One result of the neo-liberal economic policies of the last 30 years has been the emergence of «unwanted» jobs and informal labour markets that requires cheap unskilled labour – mainly provided by migrants. Destination-country governments seem likely to persist with policies of return and expulsion, as well as stricter barriers to entry. These policies are politically popular, but their economic rationality and sustainability is dubious. One result of the neo-liberal economic policies of the last 30 years has been growing inequality, even within the richest countries, and the emergence of «unwanted» jobs and informal labour markets that requires cheap unskilled

labour – mainly provided by migrants. This need may well persist despite the crisis – as happened after 1973. On the other hand, it is possible that the current economic crisis may be so deep and widespread that it will differ from the past. There are signs that the global decline in job opportunities is leading to a decline in irregular migration. For instance undocumented MexicoUS migration seems to have fallen in response to the sharp cuts in residential construction. In addition, there is evidence that illegal migration to the European Union as well as the internal EU flow is cyclical even without government interventions.

Migrants’ dilemmas Government migration policies often fail because they ignore social factors and forget that migrants are not just economic actors who follow income maximisation motives. Migrants will not necessarily return to their country of origin in a recession. If they have long residence and strong family ties, have invested in education and housing, and can benefit from welfare payments, then they will be likely to endure through the crisis rather than take the risk of returning to the origin country.

If migrants have long residence and strong family ties, have invested in education and housing, and can benefit from welfare payments, then they will be likely to endure through the crisis rather than take the risk of returning to the origin country. Even for vulnerable undocumented migrants, leaving the country might not be a viable solution in light of the strengthening of security and border enforcement, which would prevent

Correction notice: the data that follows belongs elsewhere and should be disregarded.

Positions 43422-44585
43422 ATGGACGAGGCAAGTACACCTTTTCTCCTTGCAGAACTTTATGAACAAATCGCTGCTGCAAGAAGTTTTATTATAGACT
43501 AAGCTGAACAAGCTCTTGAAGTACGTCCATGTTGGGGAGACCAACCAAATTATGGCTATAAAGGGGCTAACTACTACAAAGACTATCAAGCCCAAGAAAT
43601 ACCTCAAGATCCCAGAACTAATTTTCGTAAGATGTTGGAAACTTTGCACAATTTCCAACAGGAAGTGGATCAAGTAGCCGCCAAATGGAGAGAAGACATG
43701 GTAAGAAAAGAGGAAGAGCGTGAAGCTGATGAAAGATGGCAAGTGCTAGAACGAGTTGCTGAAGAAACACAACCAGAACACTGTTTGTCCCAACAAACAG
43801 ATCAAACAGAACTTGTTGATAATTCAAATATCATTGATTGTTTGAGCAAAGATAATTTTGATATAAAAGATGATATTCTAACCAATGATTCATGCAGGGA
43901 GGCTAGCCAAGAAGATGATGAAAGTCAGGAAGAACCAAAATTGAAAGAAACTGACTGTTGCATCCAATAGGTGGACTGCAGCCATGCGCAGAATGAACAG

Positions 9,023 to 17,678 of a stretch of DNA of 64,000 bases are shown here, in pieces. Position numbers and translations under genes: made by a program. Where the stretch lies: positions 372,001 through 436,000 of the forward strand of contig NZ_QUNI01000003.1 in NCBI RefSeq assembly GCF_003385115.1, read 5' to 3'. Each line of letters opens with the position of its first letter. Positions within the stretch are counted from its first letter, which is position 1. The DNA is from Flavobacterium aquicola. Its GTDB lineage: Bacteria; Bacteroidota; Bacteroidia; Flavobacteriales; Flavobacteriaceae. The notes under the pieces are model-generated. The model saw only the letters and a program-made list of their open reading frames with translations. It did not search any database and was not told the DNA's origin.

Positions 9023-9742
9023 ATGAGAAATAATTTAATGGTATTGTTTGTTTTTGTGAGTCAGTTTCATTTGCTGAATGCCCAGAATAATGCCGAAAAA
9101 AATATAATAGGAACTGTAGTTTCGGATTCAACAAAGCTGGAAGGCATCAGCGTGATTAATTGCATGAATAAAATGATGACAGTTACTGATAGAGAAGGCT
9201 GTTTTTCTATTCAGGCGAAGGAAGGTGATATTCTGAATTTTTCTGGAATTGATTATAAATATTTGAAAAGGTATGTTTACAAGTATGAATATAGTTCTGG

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return to the destination country at a later stage. Thus the building of a wall along the USMexican border seems to have turned temporary labour migration into permanent settlement, rather than stopping irregular migration. Where migrants and their families have to scrape together money to pay high fees to peoplesmugglers or job-agents, it is extremely hard for them to go home during the crisis. The whole family may be in debt, and repayment is crucial, which leads migrants to find an alternative job – however exploitative – rather than return home. It is also important to realise that many migrants come through family reunification – this is in fact the largest migration category in many countries. Such entries are not likely to be significantly affected by the crisis: migrants who have gone through a lengthy visa application process will not forego the opportunity to migrate, even if the visa comes through in a crisis period. The ability to send home remittance to their families is crucial to many migrants. After years of significant growth, the World Bank now predicts that remittances will stagnate or even decline by up to 6 per cent in 2009. This could lead to significant hardship to origin communities. However, even here, migrants do not always follow the expectation of economic rationalism: South Korean overseas communities have increased their transfers and investments to the Korean economy through a «Buy Korean» campaign. This behaviour was also recorded also during the 1997-99 Asian financial crisis, when Korean communities overseas mobilised their capital, purchased Korean goods and deposited their capital in Korean banks. This demonstrates the migrants’ ability to mobilise in support of their country. Similarly, many migrants take emotional responsibility for their family’s needs, and may go to great lengths to ensure that they can continue sending money home. For this reason, the World Bank predicts that many migrants will not return home, even if the situation continues to deteriorate.